Prompted by an old episode of the TV show “Castle,” a middle-grade book I’m reading, and a chapter I’m trying to write, I’m still mulling over the comparative value of surprise vs suspense in a story. The difference is illustrated in a bus bomb comparison. If the characters are riding along in a bus and it blows up, that’s surprise. If we see the bomb being placed and the watch the characters ride, that’s suspense.
Last night, my husband and I watched an episode of “Castle” that he’d recorded. In it, Castle is accused of murder, jailed, and threatened with death by an old foe. It should have been exciting, but it bored us both. So why?
The best I could come up with was that the audience had no way to anticipate what would happen. We were pretty sure Castle was going to survive, so we had nothing to hope for, fear, or feel tension over. This should have been a mystery, where we tried to identify the killer along with the TV detectives. But we had NO information and so couldn’t do that. In other words, we had to settle for surprise instead of suspense.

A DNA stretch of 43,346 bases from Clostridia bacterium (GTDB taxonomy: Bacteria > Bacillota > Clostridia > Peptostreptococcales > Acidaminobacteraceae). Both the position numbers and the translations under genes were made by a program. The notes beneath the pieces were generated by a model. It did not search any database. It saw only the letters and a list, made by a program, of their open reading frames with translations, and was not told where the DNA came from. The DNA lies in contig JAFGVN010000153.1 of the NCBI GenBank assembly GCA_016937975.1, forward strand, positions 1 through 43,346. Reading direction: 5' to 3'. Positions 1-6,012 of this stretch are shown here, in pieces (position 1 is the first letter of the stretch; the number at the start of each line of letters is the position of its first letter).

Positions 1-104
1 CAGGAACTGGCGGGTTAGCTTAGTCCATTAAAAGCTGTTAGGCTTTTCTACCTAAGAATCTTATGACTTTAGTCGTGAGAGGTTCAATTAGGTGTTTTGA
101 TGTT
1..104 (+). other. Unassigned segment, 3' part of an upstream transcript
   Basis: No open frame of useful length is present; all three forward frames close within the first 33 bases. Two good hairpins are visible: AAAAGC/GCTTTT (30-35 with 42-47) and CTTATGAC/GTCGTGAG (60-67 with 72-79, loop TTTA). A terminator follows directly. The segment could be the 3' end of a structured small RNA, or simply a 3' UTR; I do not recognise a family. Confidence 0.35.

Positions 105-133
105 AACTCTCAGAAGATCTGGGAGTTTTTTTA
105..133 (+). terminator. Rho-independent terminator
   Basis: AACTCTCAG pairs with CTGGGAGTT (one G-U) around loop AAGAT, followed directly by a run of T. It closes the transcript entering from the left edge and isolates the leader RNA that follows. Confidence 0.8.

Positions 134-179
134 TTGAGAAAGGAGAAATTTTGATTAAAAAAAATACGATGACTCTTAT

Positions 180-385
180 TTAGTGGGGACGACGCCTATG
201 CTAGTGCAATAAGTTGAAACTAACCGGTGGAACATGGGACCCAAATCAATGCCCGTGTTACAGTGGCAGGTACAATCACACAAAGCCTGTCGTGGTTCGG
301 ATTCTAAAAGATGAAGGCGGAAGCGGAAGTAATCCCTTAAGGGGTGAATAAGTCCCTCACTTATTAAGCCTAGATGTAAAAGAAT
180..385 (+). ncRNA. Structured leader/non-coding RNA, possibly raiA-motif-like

Then today, I was reading the latest book from a middle-grade writer I enjoy. At the end of a chapter, the central character is being taken off to “talk” to the bad guy and he says, “Talking can’t hurt.” And then the writer says, “He didn’t know how wrong he was.”
Now that’s clumsy because it’s outside the main character’s point of view and it reminds the reader that this is a story, not really happening. But I can see why the writer did it. He wanted the reader to worry. He wanted suspense.
Weigh the options
Writers are often tempted to omit information so we can have a big reveal moment. When we do that, though, we sometimes trade fifty pages of suspense for two pages of surprise, and that’s not usually a good trade.